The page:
Welcome to another session of Coasters101! Have you always wondered what type of calculations and mathematics engineers must do to design a roller coaster? Today, we are going to talk about the physics of roller coasters and run a few calculations in order to compute:
•mass of train
•lift incline length
•force required to pull the train up the lift
•time required to reach the top of the lift
•maximum speed of the train
•radius of the bottom of the first drop to limit g-forces
Please keep in mind that everything is generally simplified. Please comment if you have any questions!
First, draw a quick sketch of the center-line of your intended layout. Since this is my first attempt, I will make it rather simple. I will use Excel for calculations and a CAD program for drawing (though not required). I plan on linking the two together later on. There are a few basic parameters I decide to start out with: height of the station track from the ground is ten feet or 3.048 meters, height of the first hill is 120 feet or 36.576 meters, and the angle of the lift is at 42 degrees. Pictured below is my first quick sketch.
Now, it’s time to start some calculations. Let’s begin by calculating the force needed to pull the train up the lift hill incline and thus the power needed for the motor. In order to so, we need to estimate the maximum mass of a fully loaded train to ensure our lift hill motor can pull even the heaviest train of gravy loving coaster enthusiasts up the massive hill. We will plan on having a six car train. Each car holds two riders at 100 kg each, for a maximum mass of 735 kg (535 kg car + 2 x 100 kg riders). Therefore, the fully loaded coaster train will have a total mass of 4500 kg (about 10,000 pounds).
We selected the angle of the lift to be at 42 degrees. This means that the train is going to be pulled up vertically a distance of 36.576m-3.048m=33.528m. The length of the incline will be 33.528m/sin(42)=50.106m.
We will finish calculating the force required to pull the train up the incline. There are two other assumptions we will make at this point: the velocity of the train as it exits the station and the velocity at the top of the lift hill. The velocity coming out of the station will be 10mph or 4.4704 m/s. The speed at the top of the lift will be 18mph or 8.04672 m/s.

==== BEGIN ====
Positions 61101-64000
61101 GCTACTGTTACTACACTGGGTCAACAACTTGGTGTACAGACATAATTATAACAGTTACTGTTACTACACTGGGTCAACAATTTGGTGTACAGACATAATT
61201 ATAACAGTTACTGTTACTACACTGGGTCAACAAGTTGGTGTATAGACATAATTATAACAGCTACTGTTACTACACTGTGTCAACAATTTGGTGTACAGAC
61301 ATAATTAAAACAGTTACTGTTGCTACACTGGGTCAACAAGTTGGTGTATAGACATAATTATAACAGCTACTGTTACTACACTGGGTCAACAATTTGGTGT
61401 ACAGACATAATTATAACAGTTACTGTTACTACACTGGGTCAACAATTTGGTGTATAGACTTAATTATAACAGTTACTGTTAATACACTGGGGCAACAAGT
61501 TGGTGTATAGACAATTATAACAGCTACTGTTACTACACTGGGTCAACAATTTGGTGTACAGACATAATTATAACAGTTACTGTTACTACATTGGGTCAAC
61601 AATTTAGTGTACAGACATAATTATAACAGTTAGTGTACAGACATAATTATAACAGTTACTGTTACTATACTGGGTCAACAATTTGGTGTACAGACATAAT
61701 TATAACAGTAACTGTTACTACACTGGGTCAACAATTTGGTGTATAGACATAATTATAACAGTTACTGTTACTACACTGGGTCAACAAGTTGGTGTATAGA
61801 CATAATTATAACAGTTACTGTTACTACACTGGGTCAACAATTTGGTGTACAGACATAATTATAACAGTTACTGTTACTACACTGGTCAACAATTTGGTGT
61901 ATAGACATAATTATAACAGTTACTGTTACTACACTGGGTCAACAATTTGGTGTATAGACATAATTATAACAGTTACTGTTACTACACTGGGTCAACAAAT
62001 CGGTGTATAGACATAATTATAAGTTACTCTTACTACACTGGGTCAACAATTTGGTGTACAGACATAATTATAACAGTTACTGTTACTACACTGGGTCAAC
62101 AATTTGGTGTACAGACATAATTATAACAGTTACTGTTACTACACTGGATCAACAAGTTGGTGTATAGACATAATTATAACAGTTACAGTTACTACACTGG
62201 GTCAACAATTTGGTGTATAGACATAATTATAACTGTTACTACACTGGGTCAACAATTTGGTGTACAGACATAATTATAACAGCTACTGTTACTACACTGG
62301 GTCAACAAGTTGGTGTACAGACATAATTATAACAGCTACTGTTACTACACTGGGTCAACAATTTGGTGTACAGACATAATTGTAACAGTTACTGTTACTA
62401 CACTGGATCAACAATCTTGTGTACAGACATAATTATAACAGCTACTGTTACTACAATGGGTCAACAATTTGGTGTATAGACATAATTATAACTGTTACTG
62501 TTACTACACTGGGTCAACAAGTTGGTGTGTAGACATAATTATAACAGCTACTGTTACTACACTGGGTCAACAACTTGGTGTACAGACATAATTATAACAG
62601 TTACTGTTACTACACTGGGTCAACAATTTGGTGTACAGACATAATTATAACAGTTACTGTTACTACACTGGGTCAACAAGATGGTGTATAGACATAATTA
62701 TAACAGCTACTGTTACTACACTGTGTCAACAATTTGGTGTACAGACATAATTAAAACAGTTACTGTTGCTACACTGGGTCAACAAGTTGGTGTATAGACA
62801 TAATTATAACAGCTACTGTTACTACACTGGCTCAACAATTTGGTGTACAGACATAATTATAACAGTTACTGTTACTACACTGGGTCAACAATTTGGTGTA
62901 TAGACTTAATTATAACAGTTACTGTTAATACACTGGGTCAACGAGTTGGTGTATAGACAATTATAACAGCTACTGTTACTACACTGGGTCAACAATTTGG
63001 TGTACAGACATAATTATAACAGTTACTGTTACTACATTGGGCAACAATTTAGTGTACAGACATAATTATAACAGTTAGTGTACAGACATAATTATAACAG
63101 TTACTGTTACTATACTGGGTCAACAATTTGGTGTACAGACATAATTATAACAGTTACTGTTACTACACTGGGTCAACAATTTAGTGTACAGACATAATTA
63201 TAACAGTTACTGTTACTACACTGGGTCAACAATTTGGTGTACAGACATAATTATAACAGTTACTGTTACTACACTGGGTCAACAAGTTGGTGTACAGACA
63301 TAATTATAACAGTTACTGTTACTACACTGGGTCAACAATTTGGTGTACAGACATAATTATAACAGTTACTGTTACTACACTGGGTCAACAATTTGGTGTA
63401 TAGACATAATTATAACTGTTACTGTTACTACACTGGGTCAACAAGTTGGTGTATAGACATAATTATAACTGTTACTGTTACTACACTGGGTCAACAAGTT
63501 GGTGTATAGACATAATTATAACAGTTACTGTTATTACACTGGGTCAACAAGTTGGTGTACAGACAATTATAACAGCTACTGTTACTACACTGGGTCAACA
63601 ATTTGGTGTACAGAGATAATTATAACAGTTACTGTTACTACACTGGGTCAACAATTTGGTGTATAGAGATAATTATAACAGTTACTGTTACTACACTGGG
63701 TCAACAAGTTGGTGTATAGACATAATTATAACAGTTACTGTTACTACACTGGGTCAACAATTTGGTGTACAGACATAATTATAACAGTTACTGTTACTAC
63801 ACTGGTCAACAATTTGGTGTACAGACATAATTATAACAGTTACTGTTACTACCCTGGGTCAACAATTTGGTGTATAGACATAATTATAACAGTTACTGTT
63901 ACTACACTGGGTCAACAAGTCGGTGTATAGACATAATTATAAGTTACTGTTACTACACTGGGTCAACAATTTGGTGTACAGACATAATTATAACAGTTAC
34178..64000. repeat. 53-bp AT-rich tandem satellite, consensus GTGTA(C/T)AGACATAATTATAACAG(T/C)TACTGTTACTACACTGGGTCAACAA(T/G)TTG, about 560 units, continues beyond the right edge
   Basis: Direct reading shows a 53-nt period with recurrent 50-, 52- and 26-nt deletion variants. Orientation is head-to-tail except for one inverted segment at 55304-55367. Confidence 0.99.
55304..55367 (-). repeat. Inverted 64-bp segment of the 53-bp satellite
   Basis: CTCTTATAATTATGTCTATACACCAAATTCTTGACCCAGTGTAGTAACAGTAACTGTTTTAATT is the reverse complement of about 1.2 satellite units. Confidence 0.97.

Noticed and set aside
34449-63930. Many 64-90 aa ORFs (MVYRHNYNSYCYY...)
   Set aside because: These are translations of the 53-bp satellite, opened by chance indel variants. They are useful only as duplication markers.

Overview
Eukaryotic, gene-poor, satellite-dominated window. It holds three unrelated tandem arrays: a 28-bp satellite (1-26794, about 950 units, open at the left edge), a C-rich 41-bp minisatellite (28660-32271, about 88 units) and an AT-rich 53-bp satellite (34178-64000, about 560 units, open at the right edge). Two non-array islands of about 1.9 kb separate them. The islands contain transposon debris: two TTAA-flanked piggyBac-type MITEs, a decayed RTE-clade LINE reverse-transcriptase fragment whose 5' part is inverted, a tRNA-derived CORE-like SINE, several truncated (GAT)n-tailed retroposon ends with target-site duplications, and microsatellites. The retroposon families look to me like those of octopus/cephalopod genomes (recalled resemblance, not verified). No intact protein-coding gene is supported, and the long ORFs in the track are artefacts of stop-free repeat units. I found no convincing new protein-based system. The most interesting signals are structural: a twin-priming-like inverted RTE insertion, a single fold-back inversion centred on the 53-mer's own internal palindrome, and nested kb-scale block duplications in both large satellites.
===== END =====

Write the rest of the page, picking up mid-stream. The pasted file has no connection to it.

Energy is never destroyed, it is simply transferred from one body to another. Thus, we use an energy balance equation:
Kinetic Energy + Potential Energy + Work = Kinetic Energy + Potential Energy
Which is also written as: KE1 + PE1 + W = KE2 +PE2
Kinetic energy is a function of the velocity (KE=(1/2)mv^2). Potential energy is a function of the height (PE=mgh). Work=Force*distance.
Substitute the KE, PE, and W equations into our energy balance equation and we get this resulting equation:
(1/2)mv^2 + mgh + Fd = (1/2)mv^2 + mgh
Now we can insert our values and solve: .5(4500)(4.4704^2)+4500(9.8)(3.048)+F(50.106)=.5(4500)(8.046^2)+4500(9.8)(36.576)
F=31,518.8 N of force or 7085.708314 lbsf. Now we know how big of a motor we will need. One detail to note, we did not include the mass of the lift hill chain in our calculation.
How much time will it take for the train to reach the top of the lift hill? The acceleration of the train can be found using this equation: (vf)^2=(vo)^2+2ad Inserting our values: (8.04672)^2 (4.4704)^2+2(a)d Now solve for a and we get 0.45 m/s^2.
Next, use this equation to compute the time: Vf=Vo+at. Input values and solve for t. =(8.05-4.47)/0.45=8.01 sec. That’s pretty quick for a lift hill but it is only going up one hundred feet and at a 42 degree angle.
Now it’s time to calculate the maximum velocity of the ride. Since the 1st drop is the longest, the velocity at the bottom will be the greatest. Energy relationships will be used to calculate the velocity: KE1+PE1=KE2+PE2
Solve for v2 and we get 27.42 m/s or 61.34mph!